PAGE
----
Interviewer: What are some common misconceptions that people have about drug cases?
Randy Berman: I don’t think anybody has a misconception about drug cases. The misconception that people have if there is one, usually involves the legality of the search when unlawful drugs are found either in a car or in a home or on the person’s body.
Mitigating Factors for Drug Related Cases in the State of Florida
Interviewer: If I was involved in a drug case what is the thing that would help my case?
Randy Berman: Well, the first thing that I always look at if someone comes to me with a drug case is how the drugs were found, what the officer did, how is it that the officer came to confront you? Depending on whether the officer had probable cause or reasonable suspicion to search you can determine the outcome of your case right away. If the officer lacks probable cause or reasonable suspicion and they found drugs on you, those drugs that they found will be subject to a motion to suppress and if that motion were successful would result in the dismissal of the case.
Also, there are situations where drugs might be found in a car that is occupied by more than one person. If the drugs aren’t in someone’s pocket or handbag but in a place that was accessible to more than one person, oftentimes you’ll see the driver being charged for the possession. A good defense is to say that the driver did not have exclusive possession and therefore they can’t prove the driver knew of the drugs or possessed them.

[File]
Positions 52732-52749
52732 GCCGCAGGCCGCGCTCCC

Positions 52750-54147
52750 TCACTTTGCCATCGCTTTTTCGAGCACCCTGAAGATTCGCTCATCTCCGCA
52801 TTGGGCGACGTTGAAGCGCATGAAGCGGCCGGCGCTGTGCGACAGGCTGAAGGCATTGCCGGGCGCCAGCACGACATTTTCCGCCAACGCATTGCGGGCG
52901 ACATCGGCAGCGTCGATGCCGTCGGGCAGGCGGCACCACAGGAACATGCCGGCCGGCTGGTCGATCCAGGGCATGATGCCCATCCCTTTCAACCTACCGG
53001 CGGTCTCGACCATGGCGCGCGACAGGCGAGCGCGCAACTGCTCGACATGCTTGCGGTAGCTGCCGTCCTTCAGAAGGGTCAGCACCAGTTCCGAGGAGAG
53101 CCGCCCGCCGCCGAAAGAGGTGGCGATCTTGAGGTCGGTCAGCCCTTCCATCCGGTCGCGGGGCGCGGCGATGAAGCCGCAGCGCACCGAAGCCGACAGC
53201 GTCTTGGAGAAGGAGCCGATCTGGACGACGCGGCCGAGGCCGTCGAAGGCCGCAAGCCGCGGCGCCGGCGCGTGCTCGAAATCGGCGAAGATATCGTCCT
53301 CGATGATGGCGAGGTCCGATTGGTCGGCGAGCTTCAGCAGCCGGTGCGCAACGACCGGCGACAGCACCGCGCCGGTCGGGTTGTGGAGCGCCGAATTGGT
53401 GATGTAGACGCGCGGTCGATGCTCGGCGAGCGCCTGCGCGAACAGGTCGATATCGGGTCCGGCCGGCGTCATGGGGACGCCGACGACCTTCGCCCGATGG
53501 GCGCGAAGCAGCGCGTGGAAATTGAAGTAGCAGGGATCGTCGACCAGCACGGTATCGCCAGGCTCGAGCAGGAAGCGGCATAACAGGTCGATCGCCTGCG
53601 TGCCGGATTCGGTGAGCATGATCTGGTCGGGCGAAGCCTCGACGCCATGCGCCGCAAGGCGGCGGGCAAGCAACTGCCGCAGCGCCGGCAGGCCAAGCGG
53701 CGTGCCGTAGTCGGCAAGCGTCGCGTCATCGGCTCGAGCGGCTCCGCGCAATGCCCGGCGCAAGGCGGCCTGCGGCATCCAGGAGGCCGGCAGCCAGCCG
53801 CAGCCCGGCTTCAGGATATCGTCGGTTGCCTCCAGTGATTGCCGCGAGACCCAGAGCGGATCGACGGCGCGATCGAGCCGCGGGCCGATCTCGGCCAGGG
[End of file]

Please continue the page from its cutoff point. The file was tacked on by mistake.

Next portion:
Aggravating Factors for Drug Related Cases in the State of Florida
Interviewer: What are the things that people do to hurt their case? Or is there anything that people do or say that hurts their case when it comes to drug cases?
Randy Berman: The most obvious problem that the people cause themselves is admitting to law enforcement that the drugs are theirs, so that if the drugs from my previous example is found in the car and not on any one person their admission that it’s theirs is proof that they did possess it. A possessing can be actual which is in your hand or on your person or constructive. Constructive possession means that the drug is within your reach or under your control.
Either manner of possession, either actual or constructive is enough to get a conviction for possession so the mistake of admitting the drugs are yours when they’re not on your person is the most obvious situation that I see.
It is a Serious Mistake to Consent to an Unwarranted Police Search of Your Vehicle
The other common mistake people make is to agree to allow the police to search them or their vehicle. Unless police have reasonable suspicion or probable cause they have no right to search and if you refuse to let them search and they search anyway, that search is unlawful and that evidence can be suppressed if you’re charged. It’s always important to refuse an officer’s request to search you or your vehicle.